If you grew up in the suburbs, you recognize it immediately: the sweet, sharp smell of someone mowing a lawn or ballfield. As it wafts into your nostrils, it somehow manages to smell exactly like the color green. But what are we really smelling when we inhale that fresh-cut grass scent? And why do we like it so much?
Chemically speaking, that classic lawn smell is an airborne mix of carbon-based compounds called green leaf volatiles, or GLVs. Plants often release these molecules when damaged by insects, infections or mechanical forces — like a lawn mower.
Plants manufacture slightly different forms of GLVs depending on what's happening to them, said Ian Baldwin, a plant ecologist and founding director of the Max Planck Institute for Chemical Ecology in Jena, Germany. In a 2010 study published in the journal Science, he and colleague Silke Allmann, of the University of Amsterdam, found that tobacco leaves punctured and rubbed with insect saliva released a different bouquet of volatile compounds than leaves that had been poked and brushed with water.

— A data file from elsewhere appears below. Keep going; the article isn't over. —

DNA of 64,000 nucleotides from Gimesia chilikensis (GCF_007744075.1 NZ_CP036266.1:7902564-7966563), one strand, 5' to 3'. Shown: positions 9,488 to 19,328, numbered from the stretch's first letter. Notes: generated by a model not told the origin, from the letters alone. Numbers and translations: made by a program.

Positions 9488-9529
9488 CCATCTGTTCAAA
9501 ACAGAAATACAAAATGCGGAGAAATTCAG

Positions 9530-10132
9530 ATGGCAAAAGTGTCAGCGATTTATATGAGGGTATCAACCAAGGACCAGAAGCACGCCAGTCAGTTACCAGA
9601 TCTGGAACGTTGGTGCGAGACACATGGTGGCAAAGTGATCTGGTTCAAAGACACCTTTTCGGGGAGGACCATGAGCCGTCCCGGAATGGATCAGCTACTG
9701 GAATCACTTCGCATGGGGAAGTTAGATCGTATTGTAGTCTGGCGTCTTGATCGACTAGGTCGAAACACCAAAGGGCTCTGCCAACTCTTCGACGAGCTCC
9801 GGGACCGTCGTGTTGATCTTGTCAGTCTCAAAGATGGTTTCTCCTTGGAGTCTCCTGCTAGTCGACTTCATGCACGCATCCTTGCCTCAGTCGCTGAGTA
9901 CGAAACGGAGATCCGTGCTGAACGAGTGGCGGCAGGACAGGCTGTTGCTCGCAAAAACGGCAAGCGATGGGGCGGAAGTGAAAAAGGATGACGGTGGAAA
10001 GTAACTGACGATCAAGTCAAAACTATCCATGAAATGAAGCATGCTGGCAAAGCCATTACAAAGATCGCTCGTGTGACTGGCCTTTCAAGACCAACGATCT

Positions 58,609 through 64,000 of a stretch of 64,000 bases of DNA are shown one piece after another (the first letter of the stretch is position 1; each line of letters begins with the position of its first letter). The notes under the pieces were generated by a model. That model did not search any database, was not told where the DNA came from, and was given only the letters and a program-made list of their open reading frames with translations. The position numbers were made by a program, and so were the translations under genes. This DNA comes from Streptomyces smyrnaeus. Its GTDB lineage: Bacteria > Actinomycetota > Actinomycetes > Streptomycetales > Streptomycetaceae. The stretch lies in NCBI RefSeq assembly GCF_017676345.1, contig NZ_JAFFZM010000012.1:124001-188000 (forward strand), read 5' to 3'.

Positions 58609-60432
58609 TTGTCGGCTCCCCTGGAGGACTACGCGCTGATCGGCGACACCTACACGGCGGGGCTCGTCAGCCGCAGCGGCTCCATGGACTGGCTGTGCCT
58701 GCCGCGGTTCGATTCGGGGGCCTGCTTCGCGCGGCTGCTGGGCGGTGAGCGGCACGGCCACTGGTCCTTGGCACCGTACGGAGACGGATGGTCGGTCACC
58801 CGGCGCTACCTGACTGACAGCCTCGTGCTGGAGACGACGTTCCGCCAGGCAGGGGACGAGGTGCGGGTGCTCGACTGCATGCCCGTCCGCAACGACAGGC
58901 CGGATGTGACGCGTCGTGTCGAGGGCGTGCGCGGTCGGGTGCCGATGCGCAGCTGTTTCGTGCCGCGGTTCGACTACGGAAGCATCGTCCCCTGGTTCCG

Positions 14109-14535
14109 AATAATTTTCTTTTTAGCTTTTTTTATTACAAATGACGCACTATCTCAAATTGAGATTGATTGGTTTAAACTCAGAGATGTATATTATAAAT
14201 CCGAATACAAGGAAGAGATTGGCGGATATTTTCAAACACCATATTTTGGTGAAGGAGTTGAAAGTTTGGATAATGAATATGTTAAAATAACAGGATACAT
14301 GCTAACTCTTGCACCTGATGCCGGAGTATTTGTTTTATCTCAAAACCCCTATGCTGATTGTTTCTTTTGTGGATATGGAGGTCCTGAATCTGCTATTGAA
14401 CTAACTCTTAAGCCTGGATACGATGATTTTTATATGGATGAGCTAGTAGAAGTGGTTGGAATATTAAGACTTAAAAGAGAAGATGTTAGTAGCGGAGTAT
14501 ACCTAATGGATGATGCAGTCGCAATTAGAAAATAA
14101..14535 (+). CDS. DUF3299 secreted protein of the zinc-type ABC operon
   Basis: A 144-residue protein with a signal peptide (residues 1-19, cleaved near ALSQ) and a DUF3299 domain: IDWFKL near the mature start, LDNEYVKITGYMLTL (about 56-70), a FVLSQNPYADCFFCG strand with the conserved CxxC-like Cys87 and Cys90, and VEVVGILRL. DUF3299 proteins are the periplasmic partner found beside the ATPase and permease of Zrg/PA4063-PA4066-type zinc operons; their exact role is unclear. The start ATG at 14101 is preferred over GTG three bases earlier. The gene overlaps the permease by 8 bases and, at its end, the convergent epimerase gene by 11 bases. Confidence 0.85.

植物生态学家、德国耶拿马克斯普朗克化学生态学研究所创始所长Ian Baldwin说，植物制造的GLVs会根据它们所遭遇的不同入侵而略有不同。在2010年发表于《科学》杂志上的一项研究中，他和阿姆斯特丹大学同事Silke Allmann发现，被昆虫侵食和唾液摩擦的烟叶释放出的挥发物，与被水冲刷过后所释放的挥发物不同。
GLVs are small enough to take to the air and float into our nostrils. In some cases, they can be detected more than a mile from the plant where they originated. Other species, such as insects that eat plants and the predators that eat those insects, are extremely sensitive to different GLV aromas. For instance, Baldwin and Allmann discovered that predatory Geocoris bugs are attracted to the GLVs released by plants chewed on by a pest called the tobacco hornworm. In other words, the specific smell of the besieged plants indicates to the predators that a snack is nearby.